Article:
In England, Zaghari-Ratcliffe's husband, Richard Ratcliffe, has been leading a campaign to try to win his wife's release from prison. British officials are also calling for her release.
Zaghari-Ratcliffe went on a 15-day hunger strike in June, to call attention to her plight. In July, she was moved to the mental health ward of Imam Khomeini hospital under the control of the Iranian Revolutionary Guard.
The Free Nazanin Campaign said in a statement at the time that it does not know what treatment she is receiving or how long she is expected to remain in the hospital.
Iran has also detained at least one other Iranian-British national, anthropologist Kameel Ahmady, who has been accused of spying and of links to foreign intelligence agencies.
Iran does not recognize dual nationality for its citizens.
Queen Elizabeth II attended church near her rural retreat Sunday as her husband Prince Philip spent his second night in a London hospital.
Palace officials have not provided an update on the 98-year-old prince's condition following the announcement Friday that he was being admitted to King Edward VII Hospital as a precautionary measure due to a pre-existing condition.
It is not clear if Philip will be released in time to join the rest of the royal family for Christmas at Sandringham, the queen's country estate in Norfolk.
The queen has not altered her holiday routine and went to church Sunday as normal. The royal family is expected to attend another service on Christmas morning.
Buckingham Palace released a special holiday photo showing the queen making Christmas desserts with her son, Prince Charles, her grandson Prince William and her great-grandson Prince George. They are, respectively, the first, second and third-in-line for the British throne.
Thousands of protesters poured into the streets of Baghdad and Iraq's southern provinces on Sunday, rejecting the nomination of what some call an Iran-backed candidate for the prime minister's post. The demonstrations came ahead of a looming midnight deadline for naming an interim prime minister, but without a solution being reached.
The protesters closed roads in southern provinces including oil-rich Basra saying they won't accept the nomination of the outgoing higher education minister, Qusay al-Suhail.
Iraq's leaderless uprising has roiled the country since Oct. 1, and at least 400 people have been killed since. Thousands of protesters have taken to the streets in Baghdad and the predominantly Shiite south. They're decrying corruption, poor services and a lack of jobs, while also calling for an end to the political system that was imposed after the 2003 U.S. invasion.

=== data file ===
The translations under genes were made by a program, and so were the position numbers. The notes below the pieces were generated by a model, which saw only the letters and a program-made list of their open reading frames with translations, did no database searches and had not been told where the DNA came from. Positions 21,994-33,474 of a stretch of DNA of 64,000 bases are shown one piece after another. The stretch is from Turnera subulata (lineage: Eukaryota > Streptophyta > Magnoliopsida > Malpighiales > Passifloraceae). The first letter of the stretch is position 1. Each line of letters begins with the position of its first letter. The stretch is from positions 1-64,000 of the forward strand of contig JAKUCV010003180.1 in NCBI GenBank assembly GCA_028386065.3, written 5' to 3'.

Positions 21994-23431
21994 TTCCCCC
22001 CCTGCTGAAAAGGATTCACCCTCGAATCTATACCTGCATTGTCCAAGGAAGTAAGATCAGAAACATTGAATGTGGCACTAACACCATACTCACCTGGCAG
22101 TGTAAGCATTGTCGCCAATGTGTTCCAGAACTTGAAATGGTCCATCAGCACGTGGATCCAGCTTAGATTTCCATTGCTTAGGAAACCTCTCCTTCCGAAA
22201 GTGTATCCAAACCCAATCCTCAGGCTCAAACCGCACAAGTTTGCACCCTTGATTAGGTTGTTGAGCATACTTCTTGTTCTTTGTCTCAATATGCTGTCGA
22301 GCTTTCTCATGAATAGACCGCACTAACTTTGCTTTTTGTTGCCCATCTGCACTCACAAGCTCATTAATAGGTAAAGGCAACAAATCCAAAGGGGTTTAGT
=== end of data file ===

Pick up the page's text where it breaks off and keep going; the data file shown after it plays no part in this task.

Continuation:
Pressure from the demonstrations led Prime Minister Adil Abdul-Mahdi to resign late last month. That was after Iraq's most powerful religious authority, Grand Ayatollah Ali al-Sistani, withdrew support for Abdul-Mahdi's government.
On Friday, al-Sistani, in his weekly sermon delivered by a representative, called for political blocs to form the government quickly. The Iran-born al-Sistani said that the new prime minister should be accepted by the public.
Iraq's constitution requires parliament's largest bloc to name a candidate for the premiership within 15 days of accepting the prime minister's resignation. That deadline expired last Thursday, but was extended until midnight Sunday.
The political deadlock has been worsened by a dispute over which bloc is actually the largest in parliament. The numbers have continued to change since last year's elections, with an unknown number of lawmakers leaving some blocs and joining others.
The Federal Supreme Court provided guidance in a statement Saturday, but stopped short of naming the largest bloc.
It said the decision should be based on parliament's first session after taking office last year. But the court also said it would accept if two or more lists had merged to become the largest bloc in that session.
Two Iraqi officials said President Barham Saleh sent the court's response to parliament, asking the legislature to say which is the largest bloc. The officials spoke on condition of anonymity in line with regulations.
There are currently two main blocs in Iraq's parliament: Sairoon, led by populist Shiite cleric Moqtada al-Sadr, and Fatah, which includes leaders associated with the paramilitary Popular Mobilization Units, headed by Hadi al-Amiri.
Al-Suheil was nominated for prime minister by Fatah and their allies.